Page four is an example of how I ruined my original, bright Australian pages. It had textures, and probably a combination of yellow/gold/copper/dark blue, but wanting to increase the dark blue area, I kept applying vanish instead of straight forward blue and made the whole page very green. Then I applied 2*reds, 2*blues, purple, gray and black paints and then covered it with a diluted black glaze, then added the "badge" with gesso. It's not one of my favorites, but I like that I brought it back from the "definitely not" pile. Page five, unified with several layers of blue varnish, though I'm not sure if it looked much better before the unifying. Well maybe. I like this page.
Page six; another "why am I still doing this" page, and the "white" parts are not white/silver but very shiny. During the day it's a little like staring into a starless night. I worked on this for days and days and days. Page seven, I'm not sure if this is staying as once again, I overdid it with the blue unifying glaze; this one has three or more different blue varnishes.
Page eight was something of a revelation. It was the worst of the dark-blue-layers-gone-completely-green and doubly sad because it had my favorite gessoed textures. I piled paint, then gesso on curvy shapes, more paint, and things to progressively worse, so I applied gesso with a credit card making straight lines and rectangles, not seen in any other page.(Page four gesso came later.) Again came the cool color paints and I was lost in this tiny space, and at one point it started looking interesting to me. I want to keep this as a memento of that experience. Page nine, I gave it the smallest Payne's Gray/blue wash on the left, and I was happy.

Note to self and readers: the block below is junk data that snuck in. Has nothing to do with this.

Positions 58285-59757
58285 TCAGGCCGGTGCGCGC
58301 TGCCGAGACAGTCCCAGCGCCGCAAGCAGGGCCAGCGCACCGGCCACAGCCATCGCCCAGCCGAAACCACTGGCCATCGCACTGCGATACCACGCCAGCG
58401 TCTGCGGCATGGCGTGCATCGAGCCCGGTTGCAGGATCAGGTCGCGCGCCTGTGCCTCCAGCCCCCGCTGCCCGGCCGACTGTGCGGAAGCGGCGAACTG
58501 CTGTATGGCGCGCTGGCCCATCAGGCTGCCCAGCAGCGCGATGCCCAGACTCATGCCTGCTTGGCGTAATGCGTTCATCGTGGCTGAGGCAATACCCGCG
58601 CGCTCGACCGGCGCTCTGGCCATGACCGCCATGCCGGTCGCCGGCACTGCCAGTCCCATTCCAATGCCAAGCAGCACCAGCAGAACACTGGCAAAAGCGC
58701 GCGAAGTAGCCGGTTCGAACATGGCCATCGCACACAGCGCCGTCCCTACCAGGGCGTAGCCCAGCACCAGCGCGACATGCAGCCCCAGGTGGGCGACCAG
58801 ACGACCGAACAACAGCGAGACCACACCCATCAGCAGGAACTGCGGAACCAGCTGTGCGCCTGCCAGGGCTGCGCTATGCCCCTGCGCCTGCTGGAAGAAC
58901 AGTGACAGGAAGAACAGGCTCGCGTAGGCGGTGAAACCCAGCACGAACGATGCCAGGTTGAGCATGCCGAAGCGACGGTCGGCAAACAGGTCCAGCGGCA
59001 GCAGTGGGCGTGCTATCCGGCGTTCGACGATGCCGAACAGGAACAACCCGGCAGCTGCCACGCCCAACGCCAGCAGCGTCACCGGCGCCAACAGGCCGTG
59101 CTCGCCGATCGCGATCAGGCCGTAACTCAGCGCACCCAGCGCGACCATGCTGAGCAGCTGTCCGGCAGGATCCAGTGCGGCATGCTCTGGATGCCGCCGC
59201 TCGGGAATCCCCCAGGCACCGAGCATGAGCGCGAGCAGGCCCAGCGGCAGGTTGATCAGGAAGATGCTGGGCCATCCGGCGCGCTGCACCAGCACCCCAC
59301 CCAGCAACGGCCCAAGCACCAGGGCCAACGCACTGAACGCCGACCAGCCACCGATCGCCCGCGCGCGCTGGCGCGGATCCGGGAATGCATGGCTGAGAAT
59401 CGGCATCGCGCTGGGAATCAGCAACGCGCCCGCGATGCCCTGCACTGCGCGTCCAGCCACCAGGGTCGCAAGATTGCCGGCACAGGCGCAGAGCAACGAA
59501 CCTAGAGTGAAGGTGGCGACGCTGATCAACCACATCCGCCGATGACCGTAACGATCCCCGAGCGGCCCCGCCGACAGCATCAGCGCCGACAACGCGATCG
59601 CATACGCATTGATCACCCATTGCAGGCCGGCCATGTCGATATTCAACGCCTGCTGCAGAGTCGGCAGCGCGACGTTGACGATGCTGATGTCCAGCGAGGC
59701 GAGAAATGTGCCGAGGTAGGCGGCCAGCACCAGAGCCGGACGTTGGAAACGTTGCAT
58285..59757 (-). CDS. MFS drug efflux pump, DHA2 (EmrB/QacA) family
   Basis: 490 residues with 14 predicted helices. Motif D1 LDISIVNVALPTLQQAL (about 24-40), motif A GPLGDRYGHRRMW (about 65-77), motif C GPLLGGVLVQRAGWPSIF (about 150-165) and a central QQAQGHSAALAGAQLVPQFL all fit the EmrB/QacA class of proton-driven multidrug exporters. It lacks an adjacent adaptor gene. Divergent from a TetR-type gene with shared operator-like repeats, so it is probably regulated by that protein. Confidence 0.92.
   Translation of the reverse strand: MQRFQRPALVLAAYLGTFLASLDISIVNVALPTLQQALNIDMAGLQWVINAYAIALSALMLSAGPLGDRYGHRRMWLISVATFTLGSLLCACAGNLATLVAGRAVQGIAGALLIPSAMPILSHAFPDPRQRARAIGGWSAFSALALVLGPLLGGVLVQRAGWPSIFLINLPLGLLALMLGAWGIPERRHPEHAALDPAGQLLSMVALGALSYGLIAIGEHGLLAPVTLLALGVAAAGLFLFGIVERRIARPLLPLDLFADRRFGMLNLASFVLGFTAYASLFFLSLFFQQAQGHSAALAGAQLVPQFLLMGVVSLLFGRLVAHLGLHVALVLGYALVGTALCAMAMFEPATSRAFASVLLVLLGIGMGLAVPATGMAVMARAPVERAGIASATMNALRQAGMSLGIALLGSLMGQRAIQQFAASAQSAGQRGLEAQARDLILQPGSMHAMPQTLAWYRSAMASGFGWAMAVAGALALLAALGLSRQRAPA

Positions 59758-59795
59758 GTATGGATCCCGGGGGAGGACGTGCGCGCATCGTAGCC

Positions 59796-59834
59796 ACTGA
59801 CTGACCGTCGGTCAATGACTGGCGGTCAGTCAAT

Page ten was the worst of the unfinished pages so it was at the bottom of the pile, but after loosing the Australia/workshop feel in so many pages, I am happy to keep it as is, totally unfinished. Page eleven is the only one that looks more interesting in the photo than in real life; it looks very messy in a in-between style; I might touch it up.
I gave up on page twelve for now. Again, it's more yellow/gold/orange. I can't remember what it looked like when it came home, but I made three yellows and two browns, as well as pale yellow green and pale blue, and made up a couple of yellow oranges, mixed some with glitter medium, and used gel medium and varnish, and it looks dirty and flat and overly shiny. Page twelve didn't look so dark until late yesterday afternoon when I got so frustrated I started vanishing everything. I thought I'd do one representing sleepless nights, and what remains is an upstairs bedroom. For the night I used every blue, gray, black and a bit of dark green I had, but I might touch it up again.